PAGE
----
Protect Your Kitties From Lilies

Did you know lilies can be dangerous to cats?

As Easter and Mother’s Day holidays approach, it is important to prevent exposure to common lilies as they can be poisonous and fatal to cats.

Easter Lily
Easter Lily (Lilium longiflorum)
Stargazer lily
Stargazer lily (Lilium ‘Stargazer’-a hybrid)
Tiger lily
Tiger lily (Lilium tigrinum or lancifolium)

The most dangerous and potentially fatal lilies for cats are those in the genus Lilium and Hemerocallis. These are very popular often found in cut-flower bouquets or potted sold during the Easter holiday. It is critical to not bring these flowers in your home if you have cats. Ingesting petals, leaves, pollen or even drinking the water from the vase can be poisonous. Below is a list of common lilies which link to the Pet Poison Helpline for more information.

What happens if my cat ingests a lily?

Continue reading “Protect Your Kitties From Lilies”

An Update on the Canine Influenza

You may have heard about outbreaks of “dog flu” affecting pets across the country. This highly contagious and, for some dogs, potentially serious respiratory infection is caused by canine influenza virus (CIV) H3N2 or H3N8. Chances are, if your dog is exposed to CIV, he or she may become infected. Dogs that are frequently in contact with other dogs may be at high risk of infection with CIV H3N2 or H3N8. This includes dogs that are boarded, enrolled in day care, often visit the local dog park, or even have contact with dogs while visiting the veterinary clinic. If you have a puppy, elderly or pregnant dog or a dog that is immunocompromised, you should take extra precautions. The good news is that our office now has a vaccine known as Vanguard® CIV H3N2/H3N8 which is available to help prevent disease associated with both types of CIV to provide maximum protection.
Please call our office to discuss your dog’s risk for CIV. This is particularly important if you plan to board your dog in the near future or regularly send him or her to a grooming or daycare facility. We’ll answer all your questions about dog flu and help you decide whether vaccination is right for your pet. You can also visit Dogflufacts.com for more information.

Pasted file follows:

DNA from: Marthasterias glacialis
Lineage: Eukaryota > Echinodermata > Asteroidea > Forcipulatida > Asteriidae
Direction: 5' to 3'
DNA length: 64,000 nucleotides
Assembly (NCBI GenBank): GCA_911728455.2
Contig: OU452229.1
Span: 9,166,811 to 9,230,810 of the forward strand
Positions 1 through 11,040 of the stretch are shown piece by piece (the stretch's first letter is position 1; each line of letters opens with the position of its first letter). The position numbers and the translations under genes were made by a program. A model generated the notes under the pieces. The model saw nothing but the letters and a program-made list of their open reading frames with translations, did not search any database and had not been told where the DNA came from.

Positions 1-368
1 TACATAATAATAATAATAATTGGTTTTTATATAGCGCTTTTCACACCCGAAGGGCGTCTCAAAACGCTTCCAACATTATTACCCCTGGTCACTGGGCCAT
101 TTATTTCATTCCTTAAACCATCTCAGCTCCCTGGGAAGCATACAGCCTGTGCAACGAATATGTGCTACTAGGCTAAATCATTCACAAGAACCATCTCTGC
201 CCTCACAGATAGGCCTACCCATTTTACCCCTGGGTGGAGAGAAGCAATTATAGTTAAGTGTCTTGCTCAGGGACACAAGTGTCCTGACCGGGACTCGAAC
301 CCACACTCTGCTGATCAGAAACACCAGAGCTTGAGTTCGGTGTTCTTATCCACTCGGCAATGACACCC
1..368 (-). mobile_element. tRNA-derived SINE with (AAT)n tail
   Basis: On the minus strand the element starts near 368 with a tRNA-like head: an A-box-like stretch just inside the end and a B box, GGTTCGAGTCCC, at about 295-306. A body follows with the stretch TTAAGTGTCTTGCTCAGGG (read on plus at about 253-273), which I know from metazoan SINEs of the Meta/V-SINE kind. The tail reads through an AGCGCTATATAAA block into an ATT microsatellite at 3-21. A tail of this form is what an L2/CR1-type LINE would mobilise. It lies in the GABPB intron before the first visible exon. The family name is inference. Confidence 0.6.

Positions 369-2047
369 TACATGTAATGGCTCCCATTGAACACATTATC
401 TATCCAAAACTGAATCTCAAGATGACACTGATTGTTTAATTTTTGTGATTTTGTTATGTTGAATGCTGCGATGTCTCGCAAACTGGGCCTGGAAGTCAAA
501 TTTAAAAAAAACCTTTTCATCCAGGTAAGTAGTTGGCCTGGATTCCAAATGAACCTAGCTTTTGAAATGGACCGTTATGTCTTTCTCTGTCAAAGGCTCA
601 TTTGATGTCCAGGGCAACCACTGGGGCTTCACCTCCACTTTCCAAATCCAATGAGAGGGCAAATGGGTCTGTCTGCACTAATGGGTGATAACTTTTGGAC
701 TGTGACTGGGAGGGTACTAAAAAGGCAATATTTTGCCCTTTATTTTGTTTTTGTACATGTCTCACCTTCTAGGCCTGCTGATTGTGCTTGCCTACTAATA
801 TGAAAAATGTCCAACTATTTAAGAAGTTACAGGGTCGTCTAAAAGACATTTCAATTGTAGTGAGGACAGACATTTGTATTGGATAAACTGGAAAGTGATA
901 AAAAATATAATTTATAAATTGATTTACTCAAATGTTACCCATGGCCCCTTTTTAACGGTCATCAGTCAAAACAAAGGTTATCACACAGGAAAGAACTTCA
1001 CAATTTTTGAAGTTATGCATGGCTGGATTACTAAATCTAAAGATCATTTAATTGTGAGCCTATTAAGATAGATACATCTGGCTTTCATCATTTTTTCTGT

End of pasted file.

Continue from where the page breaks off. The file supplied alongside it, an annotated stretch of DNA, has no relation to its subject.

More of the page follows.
Frequently Asked Questions

What is dog flu?

  • Dog flu is a contagious respiratory disease. It is caused by two specific Type A canine influenza viruses (CIVs): H3N2 and H3N8.

I’ve been hearing a lot about a new strain of dog flu. What does that mean? Continue reading “An Update on the Canine Influenza”

Treatment of Arthritis in Dogs and Cats with Adequan

Arthritis or degenerative joint disease (DJD) is a very common problem in dogs and cats, particularly as they get older.  Symptoms may include lameness, decreased activity level, having difficulty with stairs, discomfort when getting up and lying down, and sometimes temperament (behavior) changes due to chronic discomfort.

The most common treatment of arthritis in dogs is non steroidal anti-inflammatory drugs such as Rimadyl and Metacam. These are similar to ibuprofen (Advil) for people, but much better tolerated and approved for use in dogs. They act by reducing inflammation and thereby pain in the affected joints. And while these drugs have revolutionized the treatment of arthritis in dogs, when used long term they do require monitoring with blood tests and can potentially cause side effects.